Vatican City (Agenzia Fides) - Missionaries who for Christ's sake leave everything and set out to serve other peoples, churches and cultures, truly experience the fatigue of announcing the Gospel of salvation to the poorest and most neglected people on earth. On their faces they bear the unavoidable scars of those who evangelise in front line on the geographical, anthropological and religious frontiers of humanity. They are signs of the Church's radical missionary vocation and evangelising activity which is often strongly hampered or even prevented by public powers. “Those who announce the Word of God are deprived of their rights, persecuted, threatened, killed simply for preaching Jesus Christ and his Gospel ” (EN. 50).
Also in recent decades the Church's evangelising mission has been marked by a long series of martyrs, men and women who in different pasts of the world have shed their blood in order to remain faithful to Christ and to defend the dignity of the human person. Their martyrdom does not stop the Gospel from being preached, indeed it gives the Church renewed vitality and fidelity to God and to humanity, since she knows that “sine sanguinis effusione non fit remissivo”. Giving one's life to the shedding of blood is the most powerful proof of boundless love for humanity. “There is no greater love than to lay down one's life for one's friends”. Precisely suffering for Christ's sake is what gives joy to missionaries. Their witness is contagious and stirs among the other ecclesial forces a desire to serve the Gospel.
Of quite a different nature are the difficulties which put the workers of the Gospel in crisis. Some years ago Evangelii Nuntiandi indicated a few of them, which still persist today, fatigue, disappointment, compromise, loss of interest, joy and hope (EN. n. 80). Sent by one Church to another for the cause of the Gospel, very often missionaries feel they are in a limbo with regard to human and ecclesial relationships: separated from their home community, and not fully accepted by the hosting ecclesial communities. They are considered strangers, 'spare tires', despite their efforts to adapt and become inculturated. Foreigners are very often accepted only on the basis of benefits to be gained from their presence. Gone is the initial spiritual and apostolic framework of communion for mission among the Churches which led them to set out for mission. The Redemptoris Missio mentions this real concern, where it affirms that the young Churches are tempted to “close the doors to missionaries” to preserve their own identity, to undertake a valid process of inculturation and “to grow independently of external influences” (cfr. RM n. 85).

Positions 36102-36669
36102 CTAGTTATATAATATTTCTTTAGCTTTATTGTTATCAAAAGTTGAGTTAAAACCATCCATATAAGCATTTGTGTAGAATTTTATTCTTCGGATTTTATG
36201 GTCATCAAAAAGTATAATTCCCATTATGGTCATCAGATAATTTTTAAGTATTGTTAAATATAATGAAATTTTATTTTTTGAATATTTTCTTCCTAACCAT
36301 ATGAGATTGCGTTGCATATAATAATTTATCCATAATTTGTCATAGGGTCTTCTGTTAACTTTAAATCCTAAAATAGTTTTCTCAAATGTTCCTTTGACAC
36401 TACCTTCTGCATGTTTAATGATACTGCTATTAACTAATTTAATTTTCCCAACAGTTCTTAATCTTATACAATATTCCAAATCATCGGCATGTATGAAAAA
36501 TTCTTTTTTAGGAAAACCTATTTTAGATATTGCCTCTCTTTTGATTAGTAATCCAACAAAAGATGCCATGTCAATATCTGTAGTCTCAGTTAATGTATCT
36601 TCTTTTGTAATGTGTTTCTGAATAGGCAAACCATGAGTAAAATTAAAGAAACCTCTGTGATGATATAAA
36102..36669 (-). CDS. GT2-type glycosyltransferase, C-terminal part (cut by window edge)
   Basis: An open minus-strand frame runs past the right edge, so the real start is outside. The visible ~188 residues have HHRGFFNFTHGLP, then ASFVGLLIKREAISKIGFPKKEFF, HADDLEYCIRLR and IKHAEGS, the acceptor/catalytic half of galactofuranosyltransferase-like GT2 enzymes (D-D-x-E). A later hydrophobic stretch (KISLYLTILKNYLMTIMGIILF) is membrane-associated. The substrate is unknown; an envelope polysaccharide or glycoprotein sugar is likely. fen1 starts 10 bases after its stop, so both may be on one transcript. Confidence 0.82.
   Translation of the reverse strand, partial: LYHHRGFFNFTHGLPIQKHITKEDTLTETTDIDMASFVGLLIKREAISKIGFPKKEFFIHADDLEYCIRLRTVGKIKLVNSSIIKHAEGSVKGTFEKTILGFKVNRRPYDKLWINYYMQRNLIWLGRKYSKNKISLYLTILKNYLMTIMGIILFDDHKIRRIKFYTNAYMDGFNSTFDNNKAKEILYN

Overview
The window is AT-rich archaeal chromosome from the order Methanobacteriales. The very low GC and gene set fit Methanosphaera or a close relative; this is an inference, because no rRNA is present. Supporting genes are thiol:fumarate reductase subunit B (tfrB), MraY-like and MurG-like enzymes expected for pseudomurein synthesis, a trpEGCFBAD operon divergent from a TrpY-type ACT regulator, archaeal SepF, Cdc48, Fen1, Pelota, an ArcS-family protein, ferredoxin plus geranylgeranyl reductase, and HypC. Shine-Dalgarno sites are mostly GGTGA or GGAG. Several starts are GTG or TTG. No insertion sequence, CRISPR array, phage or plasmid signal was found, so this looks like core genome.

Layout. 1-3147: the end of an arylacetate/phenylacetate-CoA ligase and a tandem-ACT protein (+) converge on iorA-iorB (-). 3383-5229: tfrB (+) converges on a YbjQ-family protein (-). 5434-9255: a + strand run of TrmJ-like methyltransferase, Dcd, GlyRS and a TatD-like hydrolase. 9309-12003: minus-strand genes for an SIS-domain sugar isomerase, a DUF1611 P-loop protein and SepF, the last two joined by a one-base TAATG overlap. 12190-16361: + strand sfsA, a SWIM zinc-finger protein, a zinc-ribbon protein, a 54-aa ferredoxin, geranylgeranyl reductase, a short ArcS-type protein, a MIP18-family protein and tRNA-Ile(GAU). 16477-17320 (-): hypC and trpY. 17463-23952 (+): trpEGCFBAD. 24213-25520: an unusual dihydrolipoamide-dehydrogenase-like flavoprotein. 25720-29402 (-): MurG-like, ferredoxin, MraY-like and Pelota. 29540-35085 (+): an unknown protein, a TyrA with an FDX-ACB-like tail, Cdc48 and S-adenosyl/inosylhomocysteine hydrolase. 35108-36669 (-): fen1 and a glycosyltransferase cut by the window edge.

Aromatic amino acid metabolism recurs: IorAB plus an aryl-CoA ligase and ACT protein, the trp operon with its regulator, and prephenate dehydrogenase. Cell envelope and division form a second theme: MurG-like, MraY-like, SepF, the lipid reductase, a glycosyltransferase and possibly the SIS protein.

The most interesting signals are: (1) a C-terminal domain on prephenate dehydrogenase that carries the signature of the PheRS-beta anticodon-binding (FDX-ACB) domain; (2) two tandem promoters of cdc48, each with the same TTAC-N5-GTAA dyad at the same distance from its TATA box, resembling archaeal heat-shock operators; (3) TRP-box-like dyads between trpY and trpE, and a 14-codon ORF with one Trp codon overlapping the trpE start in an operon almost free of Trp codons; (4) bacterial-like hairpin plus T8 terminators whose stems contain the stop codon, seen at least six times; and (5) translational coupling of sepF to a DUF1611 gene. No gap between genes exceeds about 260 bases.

In addition to this missionaries often feel their presence and activity is useless. Energies and material resources spent for activities of social development appear to bring inadequate results. Development plans end in failure, due to resistance, hostility and selfishness on the part of the very people they were meant to help. It seems impossible to change people's way of thinking in the human and gospel sense.
Nor are things better with regard to the preaching of the Gospel. Missionaries are seen as bearers of a foreign faith and culture, on which weigh unjustly serious historical condemnations for which they are not responsible. So they are often tempted “to limit under various pretexts the field of missionary activity” (EN n. 50), especially in countries where there is a generic and violent attitude of suspicion towards the Christian religion, as in Muslim majority countries and in many parts of south east Asia.
The task of proclaiming Jesus Christ is immense and disproportionate compared with human strength. The difficulties would be insurmountable if it were merely human work. However we know not we, but Jesus Christ and his Spirit are the principal agents of mission. Missionaries are only collaborators. Like Saint Therese of the Child Jesus, our duty is to pray for all missionaries all over the world, that the Spirit may increase their faith and allow them to experience every day the consoling presence of Christ who is with them all through life and at every moment. (Fr. Vito Del Prete, PIME) (Agenzia Fides 3/9/2007, righe 48, parole 736)